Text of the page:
In the 2004 techno cop thriller, I Robot, the serenity of life with computerized robots used as servants and for public services is disturbed by one rogue element - human-like reasoning.
That's the same element it turns out that disturbed the serenity and shook the foundation of RSA's SecureID, which was engulfed in a hack a few weeks ago. The hack that was originally described as "extremely sophisticated" now appears to be a common spearphishing attack exploiting a since-patched zero-day vulnerability in Adobe Flash.
In other words, a user was social engineered into opening a file that contained a nasty payload. In addition to his/her rogue tools, the hacker needed only one other item; an email address tied to a potentially lucrative big company domain name. The attack is nothing new and perhaps is one of the frightening aspects in light of the email address thefts in this week's Epsilon revelation.
RSA laid out the anatomy of the attack on its network in a blog post.
The blog describes how an RSA employees pulled an email out of quarantine, opened the enclosed Excel spreadsheet labeled "2011 Recruitment Plan," and unwittingly launched the exploit. A remote admin tool was installed and used to control the user's machine. From there, user account exploration and elevation of privileges began to fan out in an attack called an advanced persistent threat (APT).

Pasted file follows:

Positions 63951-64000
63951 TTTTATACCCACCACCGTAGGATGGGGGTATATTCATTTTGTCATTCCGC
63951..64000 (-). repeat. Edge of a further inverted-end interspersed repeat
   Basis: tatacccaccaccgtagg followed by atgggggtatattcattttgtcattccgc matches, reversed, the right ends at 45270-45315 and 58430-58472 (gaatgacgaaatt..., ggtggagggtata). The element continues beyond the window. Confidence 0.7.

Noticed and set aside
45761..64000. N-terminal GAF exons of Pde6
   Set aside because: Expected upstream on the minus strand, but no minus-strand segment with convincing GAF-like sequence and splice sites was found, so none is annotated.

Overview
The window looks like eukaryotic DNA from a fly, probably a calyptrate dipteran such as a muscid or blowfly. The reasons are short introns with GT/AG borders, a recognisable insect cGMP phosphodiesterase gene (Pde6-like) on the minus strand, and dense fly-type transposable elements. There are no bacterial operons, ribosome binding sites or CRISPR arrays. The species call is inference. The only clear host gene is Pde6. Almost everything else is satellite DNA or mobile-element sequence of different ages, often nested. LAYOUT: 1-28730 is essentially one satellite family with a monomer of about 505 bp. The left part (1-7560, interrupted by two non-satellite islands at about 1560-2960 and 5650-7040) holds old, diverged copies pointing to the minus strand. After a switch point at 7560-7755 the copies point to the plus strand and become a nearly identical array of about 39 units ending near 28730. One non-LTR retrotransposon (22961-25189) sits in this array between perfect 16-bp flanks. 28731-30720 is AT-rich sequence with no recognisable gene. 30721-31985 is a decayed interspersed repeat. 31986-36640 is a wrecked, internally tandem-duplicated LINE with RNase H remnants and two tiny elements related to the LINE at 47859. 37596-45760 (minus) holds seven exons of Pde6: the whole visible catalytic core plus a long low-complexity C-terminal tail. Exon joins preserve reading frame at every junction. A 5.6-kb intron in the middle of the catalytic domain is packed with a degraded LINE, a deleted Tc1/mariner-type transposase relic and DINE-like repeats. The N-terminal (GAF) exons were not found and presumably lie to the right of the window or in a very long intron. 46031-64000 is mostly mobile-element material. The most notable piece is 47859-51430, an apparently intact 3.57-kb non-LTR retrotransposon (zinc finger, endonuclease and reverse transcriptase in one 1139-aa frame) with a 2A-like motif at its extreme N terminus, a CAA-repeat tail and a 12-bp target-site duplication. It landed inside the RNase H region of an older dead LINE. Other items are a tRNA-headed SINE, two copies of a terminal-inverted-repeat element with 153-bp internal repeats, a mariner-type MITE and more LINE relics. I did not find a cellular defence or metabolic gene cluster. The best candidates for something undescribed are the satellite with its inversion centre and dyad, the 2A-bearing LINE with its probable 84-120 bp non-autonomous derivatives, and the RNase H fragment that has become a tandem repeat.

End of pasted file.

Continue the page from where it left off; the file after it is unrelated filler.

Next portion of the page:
Unfortunately, RSA, which was speedy with its initial disclosure of the attack, has yet to disclose the sensitivity of the data compromised.
But the details of the spearphishing strike on end-users pours fuel on concerns coming out of the Epsilon breach, which is spread over 40 companies and millions of users.
The company is admitting that email addresses were stolen, but that no other sensitive data was taken.
Perhaps that comes later.
Armed with the email addresses of users, spearphishing attacks can be targeted through employees at specific large companies. It doesn't have to start at the top, in fact, the RSA attack involved neither "high profile or high value targets," according to the company.
These attacks are the kind of exploits that hit at the weakest part of the network, the human element.
The lesson perhaps for those engulfed in the Epsilon mess is that distrust rather than trust is a better way to manage an in-box. Companies are best advised to (again) educate the human end-points of their networks.
RSA helped ferret out its problem with a tool from NetWitness, a company that RSA-parent EMC bought yesterday and announced its addition to the RSA security team.
The bottom line is that security defenses are being redefined, attack vectors are shifting, and the good guys need to get more layers and sophistication.